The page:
After vote to move Tampa's Confederate monument, two Hillsborough commissioners had car tires punctured
TAMPA -- Two Hillsborough County commissioners said their cars were vandalized in the days since a contentious vote on whether to remove Tampa’s Confederate monument.
Commissioner Victor Crist he had two flat tires this weekend, he told his colleagues during Wednesday’s meeting, and he suggested that it was related to the county’s debate on Memoria en Aeterna, a 106-year-old Confederate statue in downtown Tampa.
“In 26 years as a public servant, I’ve had a lot of tough issues,” Crist said. “But the meanness, the anger, the hatred, the fighting, the discontent, on both sides, is unprecedented.”
Meanwhile, Commissioner Sandy Murman told the Tampa Bay Times that two tires on her car had nails driven into the side of them this weekend. She had to replace both.
Murman spoke with authorities about the incident on Wednesday.
Neither opined who, or which side, may have been the culprit.
“It is what it is,” Murman said. “I don’t want to draw any conclusions.”
Commissioners voted 4-2 on July 19 to move the monument to the cemetery owned by the Brandon family, the namesake of the east Hillsborough suburb. The site contains the grave of a Confederate veteran as well as a monument maintained by the Sons of Confederate Veterans.
The vote reversed a 4-3 decision in June not to move the monument. In the weeks after, Crist and Murman emerged as two potential swing votes who could change the outcome when Commissioner Les Miller called for a revote.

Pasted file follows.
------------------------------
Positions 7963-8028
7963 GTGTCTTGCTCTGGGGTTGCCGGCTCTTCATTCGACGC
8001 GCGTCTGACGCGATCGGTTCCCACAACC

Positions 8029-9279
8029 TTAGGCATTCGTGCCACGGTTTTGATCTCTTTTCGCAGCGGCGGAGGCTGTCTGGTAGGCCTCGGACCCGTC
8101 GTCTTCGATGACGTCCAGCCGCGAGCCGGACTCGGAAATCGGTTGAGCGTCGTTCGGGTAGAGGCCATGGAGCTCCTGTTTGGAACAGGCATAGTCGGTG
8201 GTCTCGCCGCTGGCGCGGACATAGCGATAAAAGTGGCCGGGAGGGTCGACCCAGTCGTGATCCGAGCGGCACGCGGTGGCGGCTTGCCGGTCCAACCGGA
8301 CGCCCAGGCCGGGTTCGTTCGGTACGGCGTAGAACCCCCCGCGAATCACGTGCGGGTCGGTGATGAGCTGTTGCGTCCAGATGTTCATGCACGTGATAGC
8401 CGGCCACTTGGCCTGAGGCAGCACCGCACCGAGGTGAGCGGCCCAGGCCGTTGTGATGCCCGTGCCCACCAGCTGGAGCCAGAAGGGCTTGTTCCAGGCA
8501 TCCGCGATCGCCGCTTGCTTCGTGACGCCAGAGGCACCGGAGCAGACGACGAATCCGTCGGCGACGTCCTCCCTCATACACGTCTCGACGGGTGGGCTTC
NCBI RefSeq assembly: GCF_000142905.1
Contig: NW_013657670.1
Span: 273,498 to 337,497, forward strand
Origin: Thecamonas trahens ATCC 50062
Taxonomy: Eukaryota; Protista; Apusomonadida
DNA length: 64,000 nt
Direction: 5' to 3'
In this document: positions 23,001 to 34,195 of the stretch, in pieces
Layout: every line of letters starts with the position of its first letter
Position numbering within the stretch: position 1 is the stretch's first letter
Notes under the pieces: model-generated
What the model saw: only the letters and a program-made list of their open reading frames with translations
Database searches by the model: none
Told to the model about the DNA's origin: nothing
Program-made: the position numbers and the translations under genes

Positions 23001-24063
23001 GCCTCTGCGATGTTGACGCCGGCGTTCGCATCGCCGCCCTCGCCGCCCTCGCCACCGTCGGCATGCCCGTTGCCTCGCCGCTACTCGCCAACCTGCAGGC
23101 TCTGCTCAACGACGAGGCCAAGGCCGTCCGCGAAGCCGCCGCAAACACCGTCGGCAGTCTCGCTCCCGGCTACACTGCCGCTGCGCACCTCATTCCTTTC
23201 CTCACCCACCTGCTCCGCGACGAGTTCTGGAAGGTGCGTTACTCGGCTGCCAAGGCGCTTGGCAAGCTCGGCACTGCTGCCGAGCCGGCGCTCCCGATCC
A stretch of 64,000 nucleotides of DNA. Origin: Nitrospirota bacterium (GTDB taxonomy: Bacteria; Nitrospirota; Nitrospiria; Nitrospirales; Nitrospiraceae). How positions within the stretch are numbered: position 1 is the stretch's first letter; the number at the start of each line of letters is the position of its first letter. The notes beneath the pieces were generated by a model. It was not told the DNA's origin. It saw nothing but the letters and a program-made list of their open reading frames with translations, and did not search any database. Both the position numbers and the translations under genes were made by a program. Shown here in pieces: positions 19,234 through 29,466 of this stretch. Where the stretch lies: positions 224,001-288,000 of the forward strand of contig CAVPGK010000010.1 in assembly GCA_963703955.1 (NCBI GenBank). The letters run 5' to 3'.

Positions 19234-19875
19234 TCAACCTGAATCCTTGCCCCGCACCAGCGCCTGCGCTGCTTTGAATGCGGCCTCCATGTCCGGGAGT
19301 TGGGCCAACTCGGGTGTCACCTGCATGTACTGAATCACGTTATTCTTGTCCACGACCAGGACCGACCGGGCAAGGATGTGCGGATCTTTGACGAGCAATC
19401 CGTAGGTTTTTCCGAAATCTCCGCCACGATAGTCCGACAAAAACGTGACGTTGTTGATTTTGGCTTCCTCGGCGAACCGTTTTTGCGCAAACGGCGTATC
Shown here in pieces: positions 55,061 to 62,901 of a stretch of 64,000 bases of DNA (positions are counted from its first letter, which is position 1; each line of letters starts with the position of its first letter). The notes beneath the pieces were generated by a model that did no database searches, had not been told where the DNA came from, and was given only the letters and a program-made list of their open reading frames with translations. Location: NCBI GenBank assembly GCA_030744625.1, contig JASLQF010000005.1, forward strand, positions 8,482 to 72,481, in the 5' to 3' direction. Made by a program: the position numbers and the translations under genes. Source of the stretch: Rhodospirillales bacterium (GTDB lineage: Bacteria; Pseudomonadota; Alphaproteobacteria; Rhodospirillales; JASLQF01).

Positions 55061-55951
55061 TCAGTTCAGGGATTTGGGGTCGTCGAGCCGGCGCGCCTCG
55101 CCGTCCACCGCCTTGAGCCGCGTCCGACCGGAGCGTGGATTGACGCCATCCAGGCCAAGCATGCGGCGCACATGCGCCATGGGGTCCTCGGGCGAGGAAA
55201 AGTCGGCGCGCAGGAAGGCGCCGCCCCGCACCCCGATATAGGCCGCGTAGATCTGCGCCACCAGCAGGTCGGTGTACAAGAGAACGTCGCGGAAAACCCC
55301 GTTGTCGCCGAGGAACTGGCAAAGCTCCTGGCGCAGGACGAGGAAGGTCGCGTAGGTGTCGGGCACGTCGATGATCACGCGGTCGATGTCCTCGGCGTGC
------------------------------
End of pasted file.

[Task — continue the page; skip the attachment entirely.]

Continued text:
Crist ultimately missed the meeting because he was in California to attend a family wedding and reunion, though before leaving he said he would consider moving it to a private cemetery. He said Wednesday he wouldn’t have voted for the Brandon site, preferring a Lutz cemetery instead.
Murman’s vote in support of relocating the statue to Brandon ultimately proved to be the determining factor. Her change of heart came, in part, because someone said they would raise private funds to move it.
During the debate, commissioners said they received nasty and hateful emails from both sides of the debate. Murman at one point suggested the county should fund an education program to address what she identified as a racism problem in the community.
Commissioner Al Higginbotham, who supported relocating the monument, said before the vote that he recieved emails that called him "a communist who supported thug-killing police," that called Miller a racist, that suggested a Klu Klux Klan rally, and that said he will be "dealt with" and to "sleep well, you traitor." Higginbotham forwarded the threat to the Hillsborough County Sheriff's Office.